The Villa La presqu’ile de L’Ilette was purchased just after his third marriage to Johanna. Soon after buying the property the family installed an underground atomic shelter which I have heard still exists today.  Asides from installing the atomic shelter the Quandt family had the entire house redecorated every single year between 1960 and 1970. The work was undertaken by the british interior designer David Hicks. I contacted his son Ashley Hicks recently, who is also an interior designer, but unfortunately  there were no company records in their archives. He found no reference to the villa in Cap d’Antibes or to the Quandt family. Curiouser and curiouser….. In any case the property still belongs to the family.

Villa l’Islette

Although the main buildings were sold in 1962 at some stage during their ownership the Saffians built the Villa L’Islette. This villa remained in the hands of Alexander Saffians’ wife Georgette after his death. She then sold it in the late 1980’s under famously controversial circumstances. It was then destroyd to build the illegal Villa Pellerin.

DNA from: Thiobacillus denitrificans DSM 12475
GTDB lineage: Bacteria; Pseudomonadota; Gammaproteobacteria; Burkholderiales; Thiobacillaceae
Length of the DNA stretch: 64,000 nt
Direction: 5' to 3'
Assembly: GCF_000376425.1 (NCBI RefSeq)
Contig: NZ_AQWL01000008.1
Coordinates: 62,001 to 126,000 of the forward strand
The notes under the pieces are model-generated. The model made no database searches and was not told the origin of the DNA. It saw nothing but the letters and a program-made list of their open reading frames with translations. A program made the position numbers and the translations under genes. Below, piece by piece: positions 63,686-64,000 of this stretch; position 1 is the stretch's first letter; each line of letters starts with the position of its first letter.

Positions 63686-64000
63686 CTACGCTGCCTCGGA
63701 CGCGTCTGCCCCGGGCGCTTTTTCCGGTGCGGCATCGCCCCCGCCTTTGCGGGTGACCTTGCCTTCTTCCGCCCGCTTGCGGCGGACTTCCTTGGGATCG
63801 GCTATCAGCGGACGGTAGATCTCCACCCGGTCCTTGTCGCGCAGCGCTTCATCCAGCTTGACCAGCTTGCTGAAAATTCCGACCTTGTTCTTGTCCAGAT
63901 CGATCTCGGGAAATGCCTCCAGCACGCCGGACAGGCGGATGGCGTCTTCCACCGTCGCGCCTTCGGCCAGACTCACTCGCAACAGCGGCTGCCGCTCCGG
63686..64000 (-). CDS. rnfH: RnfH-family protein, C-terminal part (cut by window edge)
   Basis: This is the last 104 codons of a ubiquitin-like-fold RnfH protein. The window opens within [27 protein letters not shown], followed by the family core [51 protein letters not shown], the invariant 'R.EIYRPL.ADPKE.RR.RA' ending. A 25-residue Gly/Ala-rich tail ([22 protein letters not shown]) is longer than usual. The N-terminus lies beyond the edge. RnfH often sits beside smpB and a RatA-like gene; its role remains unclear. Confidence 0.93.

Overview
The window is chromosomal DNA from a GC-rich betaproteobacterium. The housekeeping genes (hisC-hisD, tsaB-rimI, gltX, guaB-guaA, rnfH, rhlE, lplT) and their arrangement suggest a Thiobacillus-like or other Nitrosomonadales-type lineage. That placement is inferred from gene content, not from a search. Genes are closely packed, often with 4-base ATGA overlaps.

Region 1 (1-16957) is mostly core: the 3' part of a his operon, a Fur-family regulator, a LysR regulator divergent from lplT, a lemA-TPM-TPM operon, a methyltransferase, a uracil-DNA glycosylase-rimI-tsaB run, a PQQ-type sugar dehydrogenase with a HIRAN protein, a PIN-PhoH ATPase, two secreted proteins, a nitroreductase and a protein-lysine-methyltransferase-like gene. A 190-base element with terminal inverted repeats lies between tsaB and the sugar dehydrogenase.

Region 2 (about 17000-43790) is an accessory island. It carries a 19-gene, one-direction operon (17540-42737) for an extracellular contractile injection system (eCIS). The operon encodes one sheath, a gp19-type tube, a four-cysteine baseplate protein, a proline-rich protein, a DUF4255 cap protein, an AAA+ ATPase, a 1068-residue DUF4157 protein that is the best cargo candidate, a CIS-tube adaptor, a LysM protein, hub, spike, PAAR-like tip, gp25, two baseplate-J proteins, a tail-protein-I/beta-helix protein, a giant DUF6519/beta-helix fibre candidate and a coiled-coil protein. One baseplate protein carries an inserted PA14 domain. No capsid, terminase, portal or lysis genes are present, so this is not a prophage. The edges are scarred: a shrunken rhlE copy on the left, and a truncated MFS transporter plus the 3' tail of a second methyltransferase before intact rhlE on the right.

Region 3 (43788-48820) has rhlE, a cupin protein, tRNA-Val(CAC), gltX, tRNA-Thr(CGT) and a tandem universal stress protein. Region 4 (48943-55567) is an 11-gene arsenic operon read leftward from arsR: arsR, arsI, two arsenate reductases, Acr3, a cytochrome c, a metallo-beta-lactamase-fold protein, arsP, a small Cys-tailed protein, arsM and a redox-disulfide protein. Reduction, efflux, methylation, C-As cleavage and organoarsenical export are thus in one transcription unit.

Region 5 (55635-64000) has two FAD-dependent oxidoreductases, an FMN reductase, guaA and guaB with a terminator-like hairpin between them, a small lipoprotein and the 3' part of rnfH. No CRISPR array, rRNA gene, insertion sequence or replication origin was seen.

Apparently after the death of her husband Alexander, Georgette inherited from a controversial estate. This resulted in her imprisonment for several months in an American jail in the 1960’s. She was sentenced because she had forged her dead husbands signature on some inheritance documents, something she always denied. Georgette returned to live in the villa in Cap d’Antibes in the 1980’s. By this time the Villa was in a pretty bad state of repair. It was completely run down and had been occupied by squatters for some time before Georgettes return. As you can see from the image above it wasn’t exacly fit to live in, especially for an old lady.

After her return, almost every year, she requested permission to restore her practically  uninhabitable home. Unfortunately for Georgette Pierre Merli, the mayor of Antibes at the time, always refused to give her permission to do so.